National Opera and Ballet
National Opera and Ballet
The narrowest city center area on the left bank of the river Vardar has one of the most representative objects of modern architecture in Macedonia – Macedonian Opera and Ballet. This extraordinary work by the architects from young Slovenian office Biro 71 was influenced by Finnish organic architecture and was inspired by natural elements, such as mountains and topographic reliefs.
The Macedonian opera and ballet is a multidisciplinary object, from which comes its complex program and form. The object has a cultural value and is itself a sculpture with a strong expressive and dramatic character. It is emphasized by the total absence of color and the sense of massiveness that the concrete gives us, forming a new white landscape incorporated in the tissue of the city. Designed for a net area of 16,000 m2, it is intended to provide working spaces for the Drama (founded in 1945), the Opera (founded in 1947) and the Ballet (founded in 1948). The building is divided into a section for visitors and a working part, which unite at the stage and the theater. The building is accessed from the south side through the pedestrian platform or from the underground parking lot. The object as an architecture before its time causes a series of contradictory reactions and is one of the most controversial objects built in the post-earthly rebuilding of the city because it is largely different from the social, cultural and physical image of the environment. It can be seen as the precursor to deconstructionism in architecture and the concept of architecture as topography.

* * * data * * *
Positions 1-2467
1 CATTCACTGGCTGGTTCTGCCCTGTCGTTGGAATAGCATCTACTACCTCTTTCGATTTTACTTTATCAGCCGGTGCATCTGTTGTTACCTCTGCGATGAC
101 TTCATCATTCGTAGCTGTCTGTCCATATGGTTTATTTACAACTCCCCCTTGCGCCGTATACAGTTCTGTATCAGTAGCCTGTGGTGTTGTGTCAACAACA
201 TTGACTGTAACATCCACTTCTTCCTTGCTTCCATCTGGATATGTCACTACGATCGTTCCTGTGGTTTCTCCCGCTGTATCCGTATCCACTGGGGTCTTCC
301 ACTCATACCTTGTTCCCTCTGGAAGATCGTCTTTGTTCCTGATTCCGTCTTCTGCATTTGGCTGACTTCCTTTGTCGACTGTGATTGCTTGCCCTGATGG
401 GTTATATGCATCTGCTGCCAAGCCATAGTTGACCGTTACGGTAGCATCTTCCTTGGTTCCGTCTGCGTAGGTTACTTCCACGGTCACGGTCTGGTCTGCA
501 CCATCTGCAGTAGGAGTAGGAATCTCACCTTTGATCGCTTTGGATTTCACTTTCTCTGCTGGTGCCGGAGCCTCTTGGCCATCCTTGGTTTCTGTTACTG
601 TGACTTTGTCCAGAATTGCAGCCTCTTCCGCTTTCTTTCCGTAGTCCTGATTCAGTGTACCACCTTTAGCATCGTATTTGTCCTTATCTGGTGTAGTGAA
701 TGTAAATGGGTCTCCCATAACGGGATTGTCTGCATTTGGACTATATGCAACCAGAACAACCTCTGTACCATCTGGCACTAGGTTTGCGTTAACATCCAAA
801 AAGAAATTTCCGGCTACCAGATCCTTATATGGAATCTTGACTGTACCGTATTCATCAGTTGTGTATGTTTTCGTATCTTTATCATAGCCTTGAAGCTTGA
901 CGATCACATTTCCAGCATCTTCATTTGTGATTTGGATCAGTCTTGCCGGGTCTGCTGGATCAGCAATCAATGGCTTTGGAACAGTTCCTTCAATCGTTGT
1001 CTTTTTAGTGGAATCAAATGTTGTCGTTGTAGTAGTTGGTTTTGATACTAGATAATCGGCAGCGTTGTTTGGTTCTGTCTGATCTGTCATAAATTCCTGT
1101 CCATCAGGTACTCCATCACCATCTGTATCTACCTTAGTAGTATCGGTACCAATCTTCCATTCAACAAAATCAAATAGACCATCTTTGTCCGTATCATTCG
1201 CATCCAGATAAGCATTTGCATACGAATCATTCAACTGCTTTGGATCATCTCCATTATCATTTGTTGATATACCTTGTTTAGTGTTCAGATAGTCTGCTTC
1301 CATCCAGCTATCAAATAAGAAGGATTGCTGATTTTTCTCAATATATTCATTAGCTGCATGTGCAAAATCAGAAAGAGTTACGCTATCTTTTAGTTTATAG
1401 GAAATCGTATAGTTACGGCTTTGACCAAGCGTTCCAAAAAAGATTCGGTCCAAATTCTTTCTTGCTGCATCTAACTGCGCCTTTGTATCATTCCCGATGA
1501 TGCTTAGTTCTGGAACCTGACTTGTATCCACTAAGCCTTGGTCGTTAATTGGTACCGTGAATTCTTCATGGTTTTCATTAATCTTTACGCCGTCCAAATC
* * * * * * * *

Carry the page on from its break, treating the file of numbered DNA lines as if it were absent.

Biro 71 took this organic approach to a whole new level by designing a massive complex of cultural buildings next to the Skopje’s river. The Yugoslav government built only a third of what they envisaged, which today still stands: the Macedonian National Opera and Ballet Theatre. Their Opera building is clad in white stone similar to the Alvar Aalto’s Finlandia building in Helsinki. As a result, the building’s shape is preserved and is aging better than other buildings throughout the city. The project had several setbacks: the original design for 1000 seats had to be cut to 300. The main auditorium suffered from the severe reduction of seats due to budget cuts. Having little time to design the seats, they were built on a slope which followed the complex geometry of the floor. Sitting in one of those seats gives the strange feeling of being on a fast train as it accelerates down a steep hill.